Business Coach Column by Ruben Anlacan, Jr. (President, BusinessCoach, Inc.) from the Manila Bulletin
You might be thinking which is better—to be an employee or an employer? There is a vast difference between the two, especially on how they make money.
We cannot answer this question for you. There are people who would be better off if they become employees, but there are also those who are suitable to be employers. There are pros and cons. One should evaluate oneself first when choosing between these two options.
Being an employer gives you an opportunity to earn more money. It also allows you to make decisions for yourself. When you are an employer, you do not take any orders from anybody. You are your own boss. However, to succeed as one, you have to work harder. Indeed, you have to spend long hours at work, especially during start-up. You will trade time for money. In addition, you have to tolerate weeks or even months without earnings while establishing your business.
When you are the business owner, it is your prerogative to choose the people who you would like to work with. Nobody can fire you. Besides, you do not have to please everybody. You have the complete freedom and control over your business.
However, having your own business is not a guarantee that you will succeed. There are certain risks that cannot be predicted. Factors like technological obsolescence, economic turbulence, currency fluctuations, and even weather conditions are among the unseen risks that cannot be fully anticipated. However, if you succeed, having your own business will provide you a lifestyle that is truly rewarding.
Starting a business means going into a very tough struggle with other businesses just like yours. Remember that they are also planning against you! You have to think of competitor reactions. This is your responsibility, as well as your accountability to your employees who are relying on you for their livelihood.
On the other hand, if you would want to be an employee, you get the advantage of having fixed working hours. However, you also get fixed income! Since you have a boss, you have to report to her/him, and must always follow the company policies.
Being an employee, you only work on a required skill or competency expected from you. Unless you work as a supervisor or manager, you do not handle people. The primary objective you strive for on being an employee is the competition for promotion.
Nevertheless, if you exert all your efforts in excelling at your position, there is a great chance that you will be noticed. Getting up the career ladder will provide you a better salary, or more benefits.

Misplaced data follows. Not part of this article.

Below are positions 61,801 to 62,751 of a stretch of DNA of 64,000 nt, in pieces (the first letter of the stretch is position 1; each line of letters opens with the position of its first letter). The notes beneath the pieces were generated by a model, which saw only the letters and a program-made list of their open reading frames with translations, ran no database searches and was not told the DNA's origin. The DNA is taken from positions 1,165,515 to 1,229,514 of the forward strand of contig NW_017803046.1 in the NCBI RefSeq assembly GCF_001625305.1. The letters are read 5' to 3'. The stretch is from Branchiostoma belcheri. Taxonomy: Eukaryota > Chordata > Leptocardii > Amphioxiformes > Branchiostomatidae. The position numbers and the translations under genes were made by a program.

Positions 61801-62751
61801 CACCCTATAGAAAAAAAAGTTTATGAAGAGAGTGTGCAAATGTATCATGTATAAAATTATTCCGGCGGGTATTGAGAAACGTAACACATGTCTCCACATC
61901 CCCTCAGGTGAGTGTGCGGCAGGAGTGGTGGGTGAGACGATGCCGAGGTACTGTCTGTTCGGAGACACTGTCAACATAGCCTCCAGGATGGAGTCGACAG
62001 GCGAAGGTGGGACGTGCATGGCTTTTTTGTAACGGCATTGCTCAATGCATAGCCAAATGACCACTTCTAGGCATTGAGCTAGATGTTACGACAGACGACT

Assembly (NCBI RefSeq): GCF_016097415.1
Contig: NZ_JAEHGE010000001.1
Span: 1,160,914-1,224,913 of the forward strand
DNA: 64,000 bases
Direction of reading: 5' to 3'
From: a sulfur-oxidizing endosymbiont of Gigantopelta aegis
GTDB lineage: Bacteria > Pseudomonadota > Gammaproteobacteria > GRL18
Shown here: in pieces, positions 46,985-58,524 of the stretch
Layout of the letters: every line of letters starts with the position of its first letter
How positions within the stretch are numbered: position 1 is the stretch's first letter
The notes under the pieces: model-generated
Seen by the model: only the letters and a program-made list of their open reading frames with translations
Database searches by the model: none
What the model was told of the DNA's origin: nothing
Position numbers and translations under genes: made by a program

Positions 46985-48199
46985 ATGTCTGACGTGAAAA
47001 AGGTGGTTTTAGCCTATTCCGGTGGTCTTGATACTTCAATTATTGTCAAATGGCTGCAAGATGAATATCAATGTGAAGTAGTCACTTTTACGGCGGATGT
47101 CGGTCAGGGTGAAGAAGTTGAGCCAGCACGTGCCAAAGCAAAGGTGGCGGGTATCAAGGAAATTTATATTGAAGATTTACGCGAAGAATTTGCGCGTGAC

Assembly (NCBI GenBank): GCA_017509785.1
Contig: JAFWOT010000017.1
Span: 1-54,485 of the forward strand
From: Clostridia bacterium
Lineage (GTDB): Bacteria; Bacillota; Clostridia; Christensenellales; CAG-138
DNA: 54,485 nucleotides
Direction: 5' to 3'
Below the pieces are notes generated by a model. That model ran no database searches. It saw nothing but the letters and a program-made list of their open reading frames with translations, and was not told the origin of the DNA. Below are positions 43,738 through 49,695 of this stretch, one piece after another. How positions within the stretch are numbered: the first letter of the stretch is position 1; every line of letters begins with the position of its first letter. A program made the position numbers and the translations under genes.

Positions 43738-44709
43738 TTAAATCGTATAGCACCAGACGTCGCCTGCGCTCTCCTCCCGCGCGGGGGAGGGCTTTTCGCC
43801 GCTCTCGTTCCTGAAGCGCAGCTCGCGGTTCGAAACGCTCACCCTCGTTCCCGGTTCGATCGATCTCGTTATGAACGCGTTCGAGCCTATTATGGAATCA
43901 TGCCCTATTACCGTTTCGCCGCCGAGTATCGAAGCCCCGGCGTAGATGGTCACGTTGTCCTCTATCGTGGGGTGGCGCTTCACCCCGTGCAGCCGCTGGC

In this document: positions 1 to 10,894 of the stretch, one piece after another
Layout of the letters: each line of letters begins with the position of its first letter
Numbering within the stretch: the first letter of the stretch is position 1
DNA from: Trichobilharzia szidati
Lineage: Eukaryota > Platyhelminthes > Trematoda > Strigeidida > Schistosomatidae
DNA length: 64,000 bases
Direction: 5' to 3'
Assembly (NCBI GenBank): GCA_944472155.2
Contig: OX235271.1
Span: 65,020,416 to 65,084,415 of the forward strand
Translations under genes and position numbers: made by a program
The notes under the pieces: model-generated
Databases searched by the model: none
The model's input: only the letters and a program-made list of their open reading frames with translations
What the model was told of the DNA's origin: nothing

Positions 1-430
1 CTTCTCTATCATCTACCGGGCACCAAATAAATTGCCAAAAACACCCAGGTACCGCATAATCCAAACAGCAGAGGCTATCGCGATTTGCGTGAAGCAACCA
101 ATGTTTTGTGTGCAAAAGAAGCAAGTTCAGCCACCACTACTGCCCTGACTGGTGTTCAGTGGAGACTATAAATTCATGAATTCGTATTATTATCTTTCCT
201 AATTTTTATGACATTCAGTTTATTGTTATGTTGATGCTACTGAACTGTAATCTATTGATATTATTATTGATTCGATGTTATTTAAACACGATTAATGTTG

Another risk of being an employee is that of getting fired or not promoted due to office politics. How many of us have experienced the frustration of seeing a less qualified colleague – who is on better terms with your boss – promoted? Worse, you sometimes get blamed for something which is not your fault while others grab the credit that should be yours.
You work on the pleasure of your superiors even if in theory your rating is based on your performance. If you commit a blunder, there is high chance of suspension, or perhaps termination!
It is only you who can best decide whether to be an employer or an employee. Think several times, because although there are more advantages in choosing to be an employer, there are also certain qualities, besides having capital, needed to succeed. Running your own business is not as easy as you think. It involves many risks, and entails a lot of sacrifices.
If you are currently employed and would want to start a business, here are some strategies to help you make the shift.
• Do a self-assessment. Evaluate your strengths and weaknesses. Be honest to yourself and determine if you really have the burning desire and capability to be an entrepreneur. If so, analyze what you can do best in order to decide on the best business option for you.
• Learn how to start and operate the business properly. Attend seminars or get a business coach to learn the operations and management of the business you wish to enter. Know the legal requirements, capital needed, best location, suppliers, pricing, and other essential knowledge before you invest your hard earned money.
• Make a business plan. From this, you could make a better judgement on the feasibility of your planned venture. Make an outline of your goals, expected expenses, marketing approach, and exit strategy.
• Save twice the amount you think will be needed. Almost certainly there will be unexpected expenses; you will be needing some safety cushion to finance your operations while waiting for your sales to pick up.
• Try to retain your job. If it is possible to do business while retaining your job, then do it. Despite all your efforts there will always be the possibility of failure especially if you are just starting. Having a job is a wise insurance.
Despite all the praises in favor of entrepreneurship it is not for everybody. Not everyone can be successful businessmen nor is it certain that an entrepreneur can be a great corporate executive. It is also not true that having your own business is the only path to financial security since a corporate career may also make you millions. It is not only a matter of what you want to be but also on a frank and thorough appraisal of your capabilities.
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